Mortimer, shortly after his mother-in-law's death, and while Alexina was passing a fortnight at Rincona, had given James orders to collect all bills on the first of every month and hand them to him, together with a statement of the servants' wages. Mrs. Dwight was not to be bothered. Alexina, when she returned, had made no protest. The details of housekeeping did not appeal to her.

Alexina had no intention of being afflicted with rounded shoulders when the present mode had passed. But her face expressed no guile as she stood there in her simple white frock with a bunch of periwinkles in her belt, her delicate profile turned to Gathbroke as she gazed at the irregular majesty of the Coast Range, dark blue under a pale blue haze.

Down-stairs she stopped again in the spotless, shining kitchen, the clean odour where soft-soap is used always lingering. Alexina liked it; all her knowledge of the dear homely details of life she was familiar with, she had gotten here. "You remember the Leroys?" she asked Mrs. Carringford. "Why, yes; I sent them milk twice a day." "Did you know why they went away?"

She herself had recovered from that sudden access of horror but she moved still further from, that black and waiting hole. "Are you going to marry Gathbroke?" The gauntlet was down and Alexina felt a sharp sense of relief. She was in no mood for the subtle evasion and she had not the least inclination to turn up her eyes. She made up her mind however to save Gora's pride as far as possible.

Demonstration came hard and brought a flush of embarrassment with it. "Alexina," she said, "you haven't mentioned your mother!" The child stood silent but there came a repeated swallowing in her throat while a slow red welled up over the little face. Harriet had a feeling of sudden liking and understanding. "You would rather you prefer not?"

Then she rose and picked up her glove. "Sometimes I've thrown my arms out and felt I could scream, it all has seemed so poor and crowded and hateful to me," which was large unburdening of self for Emily. Then she went. At the door she laid the flower on a chair. The three weeks of Molly's illness brought it to the end of August, and, as she convalesced, Alexina began to plan for Aden.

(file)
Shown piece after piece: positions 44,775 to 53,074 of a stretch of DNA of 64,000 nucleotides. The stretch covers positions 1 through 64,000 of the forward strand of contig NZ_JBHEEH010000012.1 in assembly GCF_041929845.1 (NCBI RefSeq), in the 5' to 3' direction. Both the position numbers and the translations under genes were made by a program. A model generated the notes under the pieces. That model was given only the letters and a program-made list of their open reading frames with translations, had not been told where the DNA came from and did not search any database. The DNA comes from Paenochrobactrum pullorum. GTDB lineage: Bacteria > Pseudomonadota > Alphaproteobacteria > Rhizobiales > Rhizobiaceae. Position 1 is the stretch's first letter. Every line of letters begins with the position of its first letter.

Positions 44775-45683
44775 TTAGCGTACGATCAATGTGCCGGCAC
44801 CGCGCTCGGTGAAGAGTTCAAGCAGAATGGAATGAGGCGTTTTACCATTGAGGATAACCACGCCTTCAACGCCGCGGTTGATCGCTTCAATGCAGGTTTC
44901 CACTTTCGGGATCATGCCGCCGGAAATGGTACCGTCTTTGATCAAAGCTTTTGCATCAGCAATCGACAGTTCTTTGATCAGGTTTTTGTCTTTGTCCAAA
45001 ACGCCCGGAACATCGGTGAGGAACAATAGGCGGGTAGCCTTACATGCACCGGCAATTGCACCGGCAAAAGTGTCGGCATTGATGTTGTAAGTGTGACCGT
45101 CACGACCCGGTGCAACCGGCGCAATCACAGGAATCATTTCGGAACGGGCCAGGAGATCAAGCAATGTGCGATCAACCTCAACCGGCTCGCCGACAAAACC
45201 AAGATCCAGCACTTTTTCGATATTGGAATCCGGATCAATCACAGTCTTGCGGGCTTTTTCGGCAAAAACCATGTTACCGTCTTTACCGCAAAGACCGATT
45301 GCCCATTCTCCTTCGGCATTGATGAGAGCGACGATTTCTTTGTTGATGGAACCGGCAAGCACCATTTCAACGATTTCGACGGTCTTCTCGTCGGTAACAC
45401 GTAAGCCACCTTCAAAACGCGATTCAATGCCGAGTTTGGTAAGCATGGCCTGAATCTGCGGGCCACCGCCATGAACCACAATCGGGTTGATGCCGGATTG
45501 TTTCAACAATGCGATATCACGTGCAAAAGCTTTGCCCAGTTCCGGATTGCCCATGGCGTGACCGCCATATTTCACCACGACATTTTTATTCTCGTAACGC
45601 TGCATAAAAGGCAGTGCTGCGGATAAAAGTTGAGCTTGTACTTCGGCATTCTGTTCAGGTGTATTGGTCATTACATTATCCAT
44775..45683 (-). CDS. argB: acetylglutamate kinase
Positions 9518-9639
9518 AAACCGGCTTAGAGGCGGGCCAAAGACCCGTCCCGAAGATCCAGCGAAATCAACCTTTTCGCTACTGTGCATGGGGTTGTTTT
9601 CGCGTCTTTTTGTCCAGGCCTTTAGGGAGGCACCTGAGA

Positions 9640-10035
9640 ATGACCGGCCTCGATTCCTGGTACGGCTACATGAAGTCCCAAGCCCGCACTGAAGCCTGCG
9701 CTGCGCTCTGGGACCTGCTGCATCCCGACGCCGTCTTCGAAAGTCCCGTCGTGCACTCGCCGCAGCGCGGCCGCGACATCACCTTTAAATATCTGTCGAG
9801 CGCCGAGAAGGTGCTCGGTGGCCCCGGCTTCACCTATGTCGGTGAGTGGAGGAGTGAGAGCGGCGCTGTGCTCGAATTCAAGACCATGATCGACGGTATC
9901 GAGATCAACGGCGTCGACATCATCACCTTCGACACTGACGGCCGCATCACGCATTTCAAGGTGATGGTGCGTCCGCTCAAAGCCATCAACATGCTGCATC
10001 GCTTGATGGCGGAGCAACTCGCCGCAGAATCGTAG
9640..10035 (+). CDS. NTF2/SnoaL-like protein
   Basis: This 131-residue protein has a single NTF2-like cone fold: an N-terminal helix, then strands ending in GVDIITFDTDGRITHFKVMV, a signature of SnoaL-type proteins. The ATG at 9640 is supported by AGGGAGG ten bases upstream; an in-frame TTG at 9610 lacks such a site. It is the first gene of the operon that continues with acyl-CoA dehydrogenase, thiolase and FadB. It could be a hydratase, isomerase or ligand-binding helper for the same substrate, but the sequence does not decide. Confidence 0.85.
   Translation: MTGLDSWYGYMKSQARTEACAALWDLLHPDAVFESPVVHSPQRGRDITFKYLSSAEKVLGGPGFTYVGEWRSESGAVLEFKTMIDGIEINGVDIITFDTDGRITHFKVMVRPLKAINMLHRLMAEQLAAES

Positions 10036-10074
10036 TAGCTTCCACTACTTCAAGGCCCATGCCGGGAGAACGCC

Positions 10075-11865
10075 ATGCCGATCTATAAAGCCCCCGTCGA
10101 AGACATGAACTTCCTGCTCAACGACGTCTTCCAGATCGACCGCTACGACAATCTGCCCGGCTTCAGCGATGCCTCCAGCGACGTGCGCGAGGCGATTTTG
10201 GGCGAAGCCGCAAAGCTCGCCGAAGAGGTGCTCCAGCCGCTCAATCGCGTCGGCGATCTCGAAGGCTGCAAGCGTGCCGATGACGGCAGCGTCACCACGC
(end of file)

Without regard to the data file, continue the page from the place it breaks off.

However, she and her mother assured each other that he was bound to make a fortune in time, and then she would have an allowance as large as that of Sibyl Thorndyke, who had married Frank Bascom. It had been like playing at marriage. Alexina put it into concrete words. Subconsciously she had always known it. She had had no cares, no responsibilities.

The tall, beautiful woman stood a moment before him, then a slow colour came up over her throat and face. "I am Miss Blair Major Rathbone is " Alexina had come close to her side and her young eyes were on the doctor's appealingly.

Alexina had never given a thought to her sister-in-law's psychology, although the sensitive plates of her brain received an impression now and again of a violent inner life behind that business-like exterior.

She felt that only a little more would make her quite happy. Her lodgers, even her absorbed brother, noticed that her manner, her expression, had perceptibly softened. She herself noticed it most of all. Gathbroke met Alexina Groome again a week later. On Saturday, when the fire was over, and she could retreat decently and in good order, Mrs.